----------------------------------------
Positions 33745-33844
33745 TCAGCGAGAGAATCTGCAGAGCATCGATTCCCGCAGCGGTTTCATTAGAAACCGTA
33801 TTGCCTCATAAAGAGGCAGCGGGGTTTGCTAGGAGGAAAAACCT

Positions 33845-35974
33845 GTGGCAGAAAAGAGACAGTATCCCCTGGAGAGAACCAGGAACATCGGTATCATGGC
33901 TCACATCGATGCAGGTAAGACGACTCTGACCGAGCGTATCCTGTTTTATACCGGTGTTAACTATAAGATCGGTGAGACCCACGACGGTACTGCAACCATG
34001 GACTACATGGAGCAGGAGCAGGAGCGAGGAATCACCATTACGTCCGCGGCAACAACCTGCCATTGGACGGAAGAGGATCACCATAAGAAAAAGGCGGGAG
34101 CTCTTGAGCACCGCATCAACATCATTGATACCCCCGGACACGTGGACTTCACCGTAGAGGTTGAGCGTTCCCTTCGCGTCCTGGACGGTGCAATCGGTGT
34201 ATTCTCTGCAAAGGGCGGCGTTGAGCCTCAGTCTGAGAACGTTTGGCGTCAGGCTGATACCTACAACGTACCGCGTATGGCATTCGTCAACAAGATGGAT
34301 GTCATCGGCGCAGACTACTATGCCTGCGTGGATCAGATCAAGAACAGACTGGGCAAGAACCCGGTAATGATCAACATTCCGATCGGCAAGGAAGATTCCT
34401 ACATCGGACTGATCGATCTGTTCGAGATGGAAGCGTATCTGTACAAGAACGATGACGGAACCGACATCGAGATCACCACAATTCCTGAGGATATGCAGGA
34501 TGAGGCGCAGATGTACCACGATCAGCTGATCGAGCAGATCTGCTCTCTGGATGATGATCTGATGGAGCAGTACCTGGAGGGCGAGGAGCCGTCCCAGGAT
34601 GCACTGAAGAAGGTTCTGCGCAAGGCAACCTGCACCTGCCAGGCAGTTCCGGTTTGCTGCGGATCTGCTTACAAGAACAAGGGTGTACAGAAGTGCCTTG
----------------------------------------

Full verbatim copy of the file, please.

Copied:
Positions 33745-33844
33745 TCAGCGAGAGAATCTGCAGAGCATCGATTCCCGCAGCGGTTTCATTAGAAACCGTA
33801 TTGCCTCATAAAGAGGCAGCGGGGTTTGCTAGGAGGAAAAACCT

Positions 33845-35974
33845 GTGGCAGAAAAGAGACAGTATCCCCTGGAGAGAACCAGGAACATCGGTATCATGGC
33901 TCACATCGATGCAGGTAAGACGACTCTGACCGAGCGTATCCTGTTTTATACCGGTGTTAACTATAAGATCGGTGAGACCCACGACGGTACTGCAACCATG
34001 GACTACATGGAGCAGGAGCAGGAGCGAGGAATCACCATTACGTCCGCGGCAACAACCTGCCATTGGACGGAAGAGGATCACCATAAGAAAAAGGCGGGAG
34101 CTCTTGAGCACCGCATCAACATCATTGATACCCCCGGACACGTGGACTTCACCGTAGAGGTTGAGCGTTCCCTTCGCGTCCTGGACGGTGCAATCGGTGT
34201 ATTCTCTGCAAAGGGCGGCGTTGAGCCTCAGTCTGAGAACGTTTGGCGTCAGGCTGATACCTACAACGTACCGCGTATGGCATTCGTCAACAAGATGGAT
34301 GTCATCGGCGCAGACTACTATGCCTGCGTGGATCAGATCAAGAACAGACTGGGCAAGAACCCGGTAATGATCAACATTCCGATCGGCAAGGAAGATTCCT
34401 ACATCGGACTGATCGATCTGTTCGAGATGGAAGCGTATCTGTACAAGAACGATGACGGAACCGACATCGAGATCACCACAATTCCTGAGGATATGCAGGA
34501 TGAGGCGCAGATGTACCACGATCAGCTGATCGAGCAGATCTGCTCTCTGGATGATGATCTGATGGAGCAGTACCTGGAGGGCGAGGAGCCGTCCCAGGAT
34601 GCACTGAAGAAGGTTCTGCGCAAGGCAACCTGCACCTGCCAGGCAGTTCCGGTTTGCTGCGGATCTGCTTACAAGAACAAGGGTGTACAGAAGTGCCTTG